Zvezda 1/72 Mi-26 'Halo'
KIT #: 7270
DECALS: One option
REVIEWER: Scott Van Aken
NOTES: One of the biggest 1/72 Helo kits around


The Mi-26 was designed for military and civil use and intended to be able to lift more than any previous helicopter. The first Mi-26 flew on 14 December 1977, and the first entered service in the Soviet military in 1983.

The Mi-26 was the first helicopter to operate with an eight-blade rotor. It is capable of single-engine flight in the event of loss of power by one engine (depending on aircraft mission weight) because of an engine load sharing system.

While it is only slightly heavier than the Mil Mi-6, it can lift up to 20 tons (tonnes) (40,000 lb) - 8 tons more than Mi-6.

Common unofficial nickname of Mi-26 in Russian military is "Korova" ("Cow"). There are an impressive number of countries operating the type, though many are flying only a handful or fewer.


This is the first kit in any scale that I can recall seeing of this large, heavy-lift Russian helo (I've been told by readers that a company called 'Southern Front' did this, but it is pretty horrible). It is truly huge and as such, though it comes in the same, large top-hinged box as several other big Zvezda kits, the fuselage halves are in two parts (main fuselage and that tail boom section). Interestingly, none of the poly bags in which the parts are located are sealed in any way. Rather unusual, but does save on tape/staples/heat sealing and the people needed to seal them.

The molding on the kit is first rate. As good as anything you'll find from any other to-notch company with crisply done engraved panel lines and superbly molded detail. A couple of things of note are the preformed drooped rotor blades and the fact that this kit comes with four crew members to occupy the cockpit seats.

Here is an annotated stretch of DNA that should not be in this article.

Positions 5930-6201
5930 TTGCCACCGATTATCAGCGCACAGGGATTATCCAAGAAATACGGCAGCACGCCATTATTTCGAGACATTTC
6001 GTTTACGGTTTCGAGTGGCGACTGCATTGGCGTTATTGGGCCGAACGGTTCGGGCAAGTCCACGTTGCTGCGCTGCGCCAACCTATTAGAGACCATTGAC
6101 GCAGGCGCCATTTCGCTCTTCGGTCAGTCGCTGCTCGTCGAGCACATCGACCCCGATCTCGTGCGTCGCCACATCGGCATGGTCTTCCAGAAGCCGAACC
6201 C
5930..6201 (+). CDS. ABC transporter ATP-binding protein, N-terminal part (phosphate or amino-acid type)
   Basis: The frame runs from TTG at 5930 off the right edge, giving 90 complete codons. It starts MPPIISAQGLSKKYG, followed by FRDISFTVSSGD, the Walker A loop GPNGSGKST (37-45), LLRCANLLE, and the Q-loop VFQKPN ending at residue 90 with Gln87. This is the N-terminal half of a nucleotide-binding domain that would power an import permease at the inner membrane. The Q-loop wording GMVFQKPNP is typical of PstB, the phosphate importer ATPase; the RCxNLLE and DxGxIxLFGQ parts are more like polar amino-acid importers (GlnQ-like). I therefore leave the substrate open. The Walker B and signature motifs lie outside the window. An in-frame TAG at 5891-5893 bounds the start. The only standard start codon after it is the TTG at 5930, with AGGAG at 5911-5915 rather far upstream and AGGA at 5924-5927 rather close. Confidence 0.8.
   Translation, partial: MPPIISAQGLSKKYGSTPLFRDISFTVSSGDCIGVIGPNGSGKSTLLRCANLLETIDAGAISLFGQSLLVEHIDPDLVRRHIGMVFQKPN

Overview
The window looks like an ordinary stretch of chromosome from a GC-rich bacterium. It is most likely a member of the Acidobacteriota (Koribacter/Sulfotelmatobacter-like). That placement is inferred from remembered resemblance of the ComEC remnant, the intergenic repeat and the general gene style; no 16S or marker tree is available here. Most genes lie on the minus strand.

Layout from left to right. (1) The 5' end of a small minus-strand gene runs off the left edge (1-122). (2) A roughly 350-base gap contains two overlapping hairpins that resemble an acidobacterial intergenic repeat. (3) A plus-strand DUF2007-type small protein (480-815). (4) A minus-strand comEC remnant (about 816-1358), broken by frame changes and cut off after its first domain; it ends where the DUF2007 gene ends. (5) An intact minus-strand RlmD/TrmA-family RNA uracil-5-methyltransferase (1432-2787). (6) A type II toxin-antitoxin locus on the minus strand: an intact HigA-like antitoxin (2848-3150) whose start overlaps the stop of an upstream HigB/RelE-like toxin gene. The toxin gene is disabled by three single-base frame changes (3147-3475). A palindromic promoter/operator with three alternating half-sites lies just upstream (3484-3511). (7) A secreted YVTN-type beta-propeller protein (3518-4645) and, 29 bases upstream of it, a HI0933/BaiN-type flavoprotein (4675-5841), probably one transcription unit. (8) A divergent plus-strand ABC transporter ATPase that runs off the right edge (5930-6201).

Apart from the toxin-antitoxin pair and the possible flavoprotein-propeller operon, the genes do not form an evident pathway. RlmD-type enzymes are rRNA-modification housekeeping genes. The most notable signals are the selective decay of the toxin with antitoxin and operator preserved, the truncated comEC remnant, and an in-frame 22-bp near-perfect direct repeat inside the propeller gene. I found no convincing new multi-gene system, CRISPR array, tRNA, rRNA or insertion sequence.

There is a full cabin provided and you can model the helo with any or all the doors and ramps open. Zvezda includes both the cyclic and collective controls for the cockpit. There is a lot of cabin structure detail and though I noticed a few ejector pin marks in this and other places, it seems that most of them will be covered by some other detail or structure. Since the kit has a separate bottom piece in addition to the fuselage halves and the engine covers  are separate, it will pay dividends to do a lot of test fitting of the major pieces to ensure a good fit. The instructions do not show a need for nose weight, but for those who like to be sure, there is room to place some if you so wish. Those who are building thekit with everything closed could probably skip several of the construction steps. The clear bits are well done, but there really isn't much to see through the cabin windows.

There are markings for two aircraft. One is the box art helo from the Tajikistan border area in 1993 while the other is an all white UN version. This one will need some careful weathering as those white schemes got dirty in a big hurry. All color information is using Model Master paints, though a generic name is also provided. The big sheet is well printed  and matte. Though I know of no aftermarket sheets for this (yet), doing aircraft from other countries should be relatively easy if one can come up with roundels and a few numbers to match any photo they may have.  


Overall, a very fine kit and considering the size of it and the number of parts, not an unreasonable base price. Like their earlier Pe-8, I'm not sure how many will actually build this one, but it sure is a beauty and deserves to have a (large) space on your shelf.



February 2009

My thanks to www.dragonmodelsusa.com for the preview kit. You can get this one today at your favorite shop or on-line retailer.

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